Criminal Defense of Immigrants


§ 10.89 a. Aggravated Felonies Drug Trafficking

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The aggravated felony drug trafficking definition[369] requires that a conviction be a “felony” in order to trigger removal as an aggravated felony.[370]  In Lopez v. Gonzales, the Supreme Court held that a state felony conviction for simple possession of a controlled substance cannot be considered an aggravated felony drug trafficking offense under under 8 U.S.C. § 1101(a)(43)(B).  The court reasoned that simple possession offenses do not have any element of trafficking, and most of them[371] cannot be considered felonies, under 18 U.S.C. § 924(c)(2), because they would only be misdemeanors if prosecuted in federal court.  See § § 19.57-19.59, infra.  Whether a second state conviction for simple possession will constitute a “felony”, in light of Lopez, is now going to be an issue for the courts.  See § 19.58(C), infra.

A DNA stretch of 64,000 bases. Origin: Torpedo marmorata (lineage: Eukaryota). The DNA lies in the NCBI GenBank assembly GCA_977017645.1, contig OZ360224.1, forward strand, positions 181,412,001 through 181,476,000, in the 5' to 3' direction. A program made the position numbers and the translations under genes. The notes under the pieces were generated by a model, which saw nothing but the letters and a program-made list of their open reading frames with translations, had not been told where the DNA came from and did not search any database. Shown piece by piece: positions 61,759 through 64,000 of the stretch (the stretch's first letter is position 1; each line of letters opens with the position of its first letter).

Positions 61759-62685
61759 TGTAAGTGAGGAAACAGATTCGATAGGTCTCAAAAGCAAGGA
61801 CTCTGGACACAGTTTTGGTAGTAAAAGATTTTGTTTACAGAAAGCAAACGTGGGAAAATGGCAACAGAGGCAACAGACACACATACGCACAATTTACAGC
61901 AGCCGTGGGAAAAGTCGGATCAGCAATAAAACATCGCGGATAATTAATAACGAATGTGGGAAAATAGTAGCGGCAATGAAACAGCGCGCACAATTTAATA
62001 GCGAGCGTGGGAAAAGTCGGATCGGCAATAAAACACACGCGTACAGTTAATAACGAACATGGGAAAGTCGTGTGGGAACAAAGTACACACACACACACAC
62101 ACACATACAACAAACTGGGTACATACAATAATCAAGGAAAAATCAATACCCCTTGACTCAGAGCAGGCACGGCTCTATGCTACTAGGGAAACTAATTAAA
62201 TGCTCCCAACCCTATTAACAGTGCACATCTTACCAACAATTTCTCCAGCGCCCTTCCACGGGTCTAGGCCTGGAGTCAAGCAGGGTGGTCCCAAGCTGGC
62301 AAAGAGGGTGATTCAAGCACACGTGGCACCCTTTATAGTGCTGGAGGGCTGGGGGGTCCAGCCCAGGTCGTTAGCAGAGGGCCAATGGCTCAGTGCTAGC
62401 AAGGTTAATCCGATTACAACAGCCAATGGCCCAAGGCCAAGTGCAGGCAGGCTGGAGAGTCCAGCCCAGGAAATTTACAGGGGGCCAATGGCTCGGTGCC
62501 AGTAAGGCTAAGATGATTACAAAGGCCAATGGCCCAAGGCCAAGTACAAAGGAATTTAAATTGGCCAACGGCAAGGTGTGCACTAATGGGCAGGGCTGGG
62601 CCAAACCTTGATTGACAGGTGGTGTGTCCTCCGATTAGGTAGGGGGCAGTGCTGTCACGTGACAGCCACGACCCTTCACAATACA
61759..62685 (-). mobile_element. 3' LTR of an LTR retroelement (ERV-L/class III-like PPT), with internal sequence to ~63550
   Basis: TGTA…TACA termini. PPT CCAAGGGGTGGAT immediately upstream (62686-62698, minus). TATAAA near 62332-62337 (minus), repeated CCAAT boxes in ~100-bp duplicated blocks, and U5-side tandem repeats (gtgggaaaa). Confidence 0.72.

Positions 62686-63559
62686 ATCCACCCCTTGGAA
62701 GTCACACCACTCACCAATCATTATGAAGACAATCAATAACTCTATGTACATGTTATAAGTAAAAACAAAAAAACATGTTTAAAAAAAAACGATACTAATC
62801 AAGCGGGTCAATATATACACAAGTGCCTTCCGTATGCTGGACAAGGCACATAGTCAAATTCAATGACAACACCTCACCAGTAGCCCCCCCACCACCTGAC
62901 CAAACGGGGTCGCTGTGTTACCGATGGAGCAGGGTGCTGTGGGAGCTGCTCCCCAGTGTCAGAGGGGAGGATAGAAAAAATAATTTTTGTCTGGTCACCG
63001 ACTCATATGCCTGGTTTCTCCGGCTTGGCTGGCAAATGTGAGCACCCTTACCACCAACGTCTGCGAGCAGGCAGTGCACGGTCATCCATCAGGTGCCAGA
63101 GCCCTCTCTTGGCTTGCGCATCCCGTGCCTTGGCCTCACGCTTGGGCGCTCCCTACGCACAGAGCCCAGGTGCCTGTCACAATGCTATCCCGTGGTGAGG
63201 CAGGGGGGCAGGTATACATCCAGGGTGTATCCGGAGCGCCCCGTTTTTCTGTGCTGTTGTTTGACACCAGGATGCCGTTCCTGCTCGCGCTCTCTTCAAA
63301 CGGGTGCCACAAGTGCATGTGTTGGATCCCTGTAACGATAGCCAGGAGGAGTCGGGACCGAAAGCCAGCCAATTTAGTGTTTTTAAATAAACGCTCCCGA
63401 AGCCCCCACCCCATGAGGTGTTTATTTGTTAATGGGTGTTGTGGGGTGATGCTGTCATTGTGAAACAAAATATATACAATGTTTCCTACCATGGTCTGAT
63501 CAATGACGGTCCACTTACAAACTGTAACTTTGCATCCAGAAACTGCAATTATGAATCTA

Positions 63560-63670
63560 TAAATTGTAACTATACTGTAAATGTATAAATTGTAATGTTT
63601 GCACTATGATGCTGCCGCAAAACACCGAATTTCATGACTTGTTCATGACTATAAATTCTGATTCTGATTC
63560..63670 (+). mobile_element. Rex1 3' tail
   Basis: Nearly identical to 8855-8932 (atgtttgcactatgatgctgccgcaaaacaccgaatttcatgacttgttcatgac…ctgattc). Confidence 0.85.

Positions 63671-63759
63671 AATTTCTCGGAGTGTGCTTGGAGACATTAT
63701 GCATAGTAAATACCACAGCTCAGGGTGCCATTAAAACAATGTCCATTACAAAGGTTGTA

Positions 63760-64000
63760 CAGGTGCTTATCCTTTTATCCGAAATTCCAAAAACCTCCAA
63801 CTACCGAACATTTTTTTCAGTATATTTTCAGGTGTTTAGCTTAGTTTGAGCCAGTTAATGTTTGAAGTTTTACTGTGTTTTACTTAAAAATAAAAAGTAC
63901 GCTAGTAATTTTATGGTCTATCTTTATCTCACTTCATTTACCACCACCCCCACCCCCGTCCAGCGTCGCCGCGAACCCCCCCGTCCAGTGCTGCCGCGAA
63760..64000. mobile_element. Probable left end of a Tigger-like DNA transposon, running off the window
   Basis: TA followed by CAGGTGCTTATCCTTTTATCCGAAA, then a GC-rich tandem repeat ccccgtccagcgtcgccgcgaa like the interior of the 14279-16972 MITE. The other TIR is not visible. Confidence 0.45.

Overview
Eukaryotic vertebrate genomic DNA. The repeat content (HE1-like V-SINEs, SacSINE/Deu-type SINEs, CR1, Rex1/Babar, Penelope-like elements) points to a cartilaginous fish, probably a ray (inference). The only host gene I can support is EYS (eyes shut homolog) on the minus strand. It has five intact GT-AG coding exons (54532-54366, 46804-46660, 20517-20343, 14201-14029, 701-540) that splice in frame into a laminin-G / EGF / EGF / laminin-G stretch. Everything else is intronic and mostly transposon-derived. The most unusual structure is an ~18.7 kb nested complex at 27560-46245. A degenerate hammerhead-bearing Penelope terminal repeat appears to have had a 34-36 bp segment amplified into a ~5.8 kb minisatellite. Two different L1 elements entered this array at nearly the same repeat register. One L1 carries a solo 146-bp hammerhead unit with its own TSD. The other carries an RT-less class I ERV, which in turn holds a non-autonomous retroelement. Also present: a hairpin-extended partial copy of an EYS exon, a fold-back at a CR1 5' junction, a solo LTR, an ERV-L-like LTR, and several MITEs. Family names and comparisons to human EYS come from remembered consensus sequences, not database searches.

[369] INA § 101(a)(43)(B), 8 U.S.C. § 1101(a)(43)(B).

[370]  See N. Tooby & J. Rollin, Aggravated Felonies § 5.39 (2006).

[371]  The only exceptions are in three instances in which possession of a controlled substance would be a felony if prosecuted in federal court: (1) a possession offense in which the prosecution has charged and proven a prior final drug conviction, (2) possession of more than five grams of cocaine base, or (3) possession of any amount of flunitrazepam. 21 U.S.C. §   844.